Otherwise: Put the cashews and 1/2 cup (4 fl oz) of water in a blender, and blend until the cashews are smooth. Let sit and soak for 20 minutes. Blend the cashews again to ensure they’re smooth. Add the remaining ingredients and blend again.

If you’re making British pancakes, add a further 1/2 cup (4 fl oz) of water. Blend everything again.

For American pancakes, a spoonful of the mixture dropped back into the blender/bowl, should take about 10 seconds or so to sink back in.

For British pancakes, the mixture should look more like pourable cream.

Leave for 10 minutes to allow the flour to soak up the liquid.

Meanwhile, heat a cast iron griddle or frying pan over a medium heat with a smear of oil until up to temperature. (This means that if you wet your hand with water and flick the water at the pan, the water will spit and sizzle immediately.)

Turn the temperature down to medium low for British pancakes, or low for American pancakes: you don’t want to use a high heat as this will roast the cashews and give an odd flavor, but you do want them to sizzle slightly.

American Cashew Pancakes

American Cashew Pancakes

For American pancakes: pour out as many 1/8 – 1/4 cup measures of batter into the pan as will fit without the pancakes touching once they’ve spread out.

Cook until the bottoms of the pancakes are brown, and the tops have little holes all over (3-4 minutes), and appear to have dried a little (become less shiny) around the edges.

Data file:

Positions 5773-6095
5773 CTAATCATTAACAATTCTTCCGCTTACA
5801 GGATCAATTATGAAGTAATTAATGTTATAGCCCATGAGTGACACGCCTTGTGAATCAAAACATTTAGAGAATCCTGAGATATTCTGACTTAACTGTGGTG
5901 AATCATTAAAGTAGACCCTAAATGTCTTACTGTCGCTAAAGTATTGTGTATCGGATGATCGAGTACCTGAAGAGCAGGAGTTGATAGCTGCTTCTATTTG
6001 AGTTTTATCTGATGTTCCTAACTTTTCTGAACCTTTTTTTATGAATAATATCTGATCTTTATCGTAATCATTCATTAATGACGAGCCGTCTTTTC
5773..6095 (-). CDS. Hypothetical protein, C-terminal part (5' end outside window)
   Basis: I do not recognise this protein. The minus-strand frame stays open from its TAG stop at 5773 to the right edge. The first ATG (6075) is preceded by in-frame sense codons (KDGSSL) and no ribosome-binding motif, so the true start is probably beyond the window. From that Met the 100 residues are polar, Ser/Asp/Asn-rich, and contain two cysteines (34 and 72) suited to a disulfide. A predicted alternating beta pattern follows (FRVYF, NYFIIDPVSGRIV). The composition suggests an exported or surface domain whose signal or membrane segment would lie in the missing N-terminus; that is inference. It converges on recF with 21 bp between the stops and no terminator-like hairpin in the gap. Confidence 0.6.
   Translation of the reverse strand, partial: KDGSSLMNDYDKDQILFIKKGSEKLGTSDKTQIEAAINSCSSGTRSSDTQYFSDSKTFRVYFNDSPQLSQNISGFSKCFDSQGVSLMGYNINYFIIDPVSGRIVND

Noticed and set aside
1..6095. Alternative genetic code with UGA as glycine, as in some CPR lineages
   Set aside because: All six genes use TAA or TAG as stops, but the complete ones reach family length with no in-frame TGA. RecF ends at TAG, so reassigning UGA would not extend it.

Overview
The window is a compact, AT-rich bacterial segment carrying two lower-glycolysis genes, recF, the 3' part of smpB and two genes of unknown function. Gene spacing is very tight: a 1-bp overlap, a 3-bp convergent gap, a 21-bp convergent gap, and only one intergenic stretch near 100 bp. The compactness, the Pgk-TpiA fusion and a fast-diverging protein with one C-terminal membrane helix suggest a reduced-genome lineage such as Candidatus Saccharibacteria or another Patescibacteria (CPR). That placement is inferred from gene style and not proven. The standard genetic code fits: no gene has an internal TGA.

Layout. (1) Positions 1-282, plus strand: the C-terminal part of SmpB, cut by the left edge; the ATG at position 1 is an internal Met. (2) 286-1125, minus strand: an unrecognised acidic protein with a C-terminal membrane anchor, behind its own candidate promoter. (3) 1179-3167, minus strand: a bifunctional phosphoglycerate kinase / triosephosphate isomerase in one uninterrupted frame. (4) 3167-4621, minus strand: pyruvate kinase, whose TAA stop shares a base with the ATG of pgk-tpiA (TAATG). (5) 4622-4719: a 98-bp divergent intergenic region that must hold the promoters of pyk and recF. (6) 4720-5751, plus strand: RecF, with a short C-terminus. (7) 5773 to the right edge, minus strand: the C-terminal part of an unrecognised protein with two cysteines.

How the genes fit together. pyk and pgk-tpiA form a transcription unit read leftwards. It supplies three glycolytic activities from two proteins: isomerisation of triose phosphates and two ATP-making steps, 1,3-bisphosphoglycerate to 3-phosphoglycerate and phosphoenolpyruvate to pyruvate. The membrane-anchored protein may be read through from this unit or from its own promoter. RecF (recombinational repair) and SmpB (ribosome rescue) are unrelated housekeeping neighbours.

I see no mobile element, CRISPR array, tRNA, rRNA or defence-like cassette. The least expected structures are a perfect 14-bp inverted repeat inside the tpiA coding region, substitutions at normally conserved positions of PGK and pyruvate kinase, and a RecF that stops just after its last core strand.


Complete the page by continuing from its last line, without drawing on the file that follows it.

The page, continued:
Use a spatula to turn the pancakes over, and cook until the second side is brown (2-3 minutes).

Remove the pancakes to a warm, covered plate until ready to serve. Repeat process with the remaining batter.

Allow the pancakes to sit for a couple of minutes or so before serving with maple syrup, apple sauce, scrambled tofu, etc.

British style pancake ready for flipping.

British style pancake ready for flipping.

For British pancakes: pour 1/4-1/3 cup mixture into the frying pan, and use the back of a spatula to spread the mixture out as thinly as possible without holes. Cook for a minute or two (until the bottom is brown), then flip with a spatula and cook for another minute. Remove the pancake from the pan and keep warm between two pieces of kitchen towel until ready to serve.

Re-grease the pan with a smear of oil, and repeat for the next pancake.

Serve with lemon and sugar (traditional), or stuffed with chili, or ratatouille, or mushroom and black olive sauce.

British pancake stuffed with vegetable chili.

British pancake stuffed with vegetable chili.

Thick Cashew Cream for Desserts

Thick Cashew Cream Sauce for Desserts.

The holiday season is rapidly approaching, and with it, the need for something to go with pumpkin and apple pies, Christmas puddings and mince pies. This cashew sauce is a great vegan replacement for pouring cream regardless of whether you’re avoiding dairy or not. Make it the day before and leave in the fridge for easy entertaining.

Note: the use of boiling water allows you to blend a thicker mixture (which will thicken even further if chilled).

Serves 2 generously, but can serve 4

1 cup raw cashews
2 tbsp sugar
1 tbsp maple syrup
pinch of salt
1/4 – 1/2 tsp lemon juice

1/2 – 1 cup boiling water (depending on how thick you want the final product)

Put all the ingredients except for the water into a blender. Add the boiling water, and blend until completely smooth.

Check for flavor; adjust the sugar level, and add the rest of the lemon juice if you prefer a slightly tarter cream.

At this point, you can either chill it or use as is.

Serve with apple pie, Christmas pudding, apple crumble, pumpkin pie, etc.